Mother of Eden
By Chris Beckett
ARC paperback, 468 pages
I received this book for free from LibraryThing in exchange for an honest review. This does not affect my opinion of the book or the content of my review. All opinions in this post are my own.
From the back of the book: Civilization has come to the alien, sunless planet its inhabitants call Eden. Just a few generations ago, the planet’s five hundred inhabitants huddled together in the light and warmth of the forest’s lanterntrees, afraid to venture out into the cold darkness around them. Now, humanity has spread across Eden. Blood has been spilled, battles have been fought, and two kingdoms have emerged. One emphasises innovation, the other tradition, but both are sustained by violence and dominated by men – and both claim to be the favored children of Gela, the woman who came to Eden long ago on a boat that could cross the stars and became the mother of them all. When Starlight Brooking meets a handsome and powerful man from across Worldpool, she believes he will offer an outlet for her ambition and energy. But she has no idea that she will become a stand-in for Gela and no inkling that in the role thrust upon her, she will find herself at the center of a power struggle that threatens for forever alter Eden.
Once again, Beckett has drawn me into the dark world of Eden. Just thinking about Gela’s story – being stranded on an alien planet, praying for rescue and knowing it won’t come, then eventually starting a family that will turn out to populate the planet – gives me the creeps. In the first book we saw John break away from the small community and their rigid rules and traditions. Now we get a look at the two main groups that were spawned after John left the Circle and broke up the community. Some groups have progressed more than others, developing better “technology” but also creating a social hierarchy that didn’t exist in previous generations.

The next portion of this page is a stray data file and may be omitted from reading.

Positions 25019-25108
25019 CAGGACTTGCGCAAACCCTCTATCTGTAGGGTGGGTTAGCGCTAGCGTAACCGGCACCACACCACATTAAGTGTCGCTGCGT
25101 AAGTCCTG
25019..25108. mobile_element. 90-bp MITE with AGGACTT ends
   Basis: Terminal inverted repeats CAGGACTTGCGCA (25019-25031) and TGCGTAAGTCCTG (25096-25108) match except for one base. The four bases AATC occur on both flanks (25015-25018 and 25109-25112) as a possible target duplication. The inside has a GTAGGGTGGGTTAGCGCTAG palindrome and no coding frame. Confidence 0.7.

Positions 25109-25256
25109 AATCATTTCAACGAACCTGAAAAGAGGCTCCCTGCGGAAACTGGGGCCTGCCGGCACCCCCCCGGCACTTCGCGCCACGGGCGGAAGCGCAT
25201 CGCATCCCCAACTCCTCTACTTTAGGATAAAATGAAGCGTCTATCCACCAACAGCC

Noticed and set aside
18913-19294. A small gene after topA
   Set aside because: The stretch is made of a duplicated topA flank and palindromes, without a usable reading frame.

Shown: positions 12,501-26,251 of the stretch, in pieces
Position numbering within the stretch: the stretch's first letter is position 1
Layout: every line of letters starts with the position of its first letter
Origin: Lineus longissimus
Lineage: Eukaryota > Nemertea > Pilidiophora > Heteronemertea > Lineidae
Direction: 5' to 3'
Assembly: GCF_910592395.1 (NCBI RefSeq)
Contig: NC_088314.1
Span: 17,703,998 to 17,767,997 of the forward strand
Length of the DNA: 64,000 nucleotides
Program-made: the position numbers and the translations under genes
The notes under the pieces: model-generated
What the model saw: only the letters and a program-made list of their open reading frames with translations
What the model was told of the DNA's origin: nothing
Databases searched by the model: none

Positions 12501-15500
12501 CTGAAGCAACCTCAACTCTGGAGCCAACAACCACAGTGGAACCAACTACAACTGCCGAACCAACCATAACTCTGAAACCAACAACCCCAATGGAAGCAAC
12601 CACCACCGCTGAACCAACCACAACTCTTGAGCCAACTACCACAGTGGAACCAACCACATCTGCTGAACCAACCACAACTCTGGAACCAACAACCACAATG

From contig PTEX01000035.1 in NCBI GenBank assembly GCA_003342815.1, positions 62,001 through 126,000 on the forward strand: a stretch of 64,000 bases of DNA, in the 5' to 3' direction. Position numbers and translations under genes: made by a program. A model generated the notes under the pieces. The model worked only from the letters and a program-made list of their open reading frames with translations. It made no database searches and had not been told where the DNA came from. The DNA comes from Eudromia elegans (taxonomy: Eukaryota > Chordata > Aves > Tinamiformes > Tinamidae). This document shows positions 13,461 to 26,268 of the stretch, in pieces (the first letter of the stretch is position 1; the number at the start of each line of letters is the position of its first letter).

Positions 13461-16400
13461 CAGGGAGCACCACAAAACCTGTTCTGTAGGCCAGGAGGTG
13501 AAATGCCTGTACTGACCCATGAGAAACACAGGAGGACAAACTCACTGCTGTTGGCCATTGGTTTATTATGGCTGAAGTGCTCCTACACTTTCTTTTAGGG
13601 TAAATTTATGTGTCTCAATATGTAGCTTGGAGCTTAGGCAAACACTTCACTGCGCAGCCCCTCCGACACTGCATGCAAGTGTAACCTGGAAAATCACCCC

I think what I found most interesting about this book (aside from the planet itself, with the darkness and latnerntrees and jewel bats and all other manner of strange flora and fauna) was the social development of the people of Eden. In John’s time, everyone was basically equal and decisions were shared among the group. Now a structure similar to our current society has emerged – somehow the men have positioned themselves as rulers and decided that women aren’t equal. They’ve also created different classes – “big” people and “little” people and the little must work for the big and are essentially poor and some are treated as slaves. There arises a debate regarding the true wishes of Mother Gela, as Teachers profess to know her wishes and intentions based on “barks” (books) they have written by John and his followers. Yet the Teachers are the only ones with access to this material, and are of the few people in the society who can read and write. However, any who question their teachings are punished severely.
Starlight comes from a small community that still values everyone as equal and makes group decisions about their simple lives – so she struggles to understand this new community. She and her husband begin to try to change his society and persuade people to have an open mind, but it’s a struggle – I won’t say much more about the plot, but I was pleasantly surprised to find that Starlight’s husband was open to her new ideas and supportive of the changes she wanted to make in his community. I think it would have been all too easy to make all the men in this book narrow minded and controlling.
I can’t help but love the cover of this book – though I’m saddened the ARC didn’t have the shiny, holographic cover of the first novel. Rest assured, I will be buying a copy of the second book at some point.
I have a feeling a third book will be coming our way, and I certainly hope it does! I would recommend reading Dark Eden before Mother of Eden – however, I think you could treat Mother of Eden as a stand-alone novel, if necessary (not sure why this would be necessary but…). Again, this is a great series for sci-fi fans.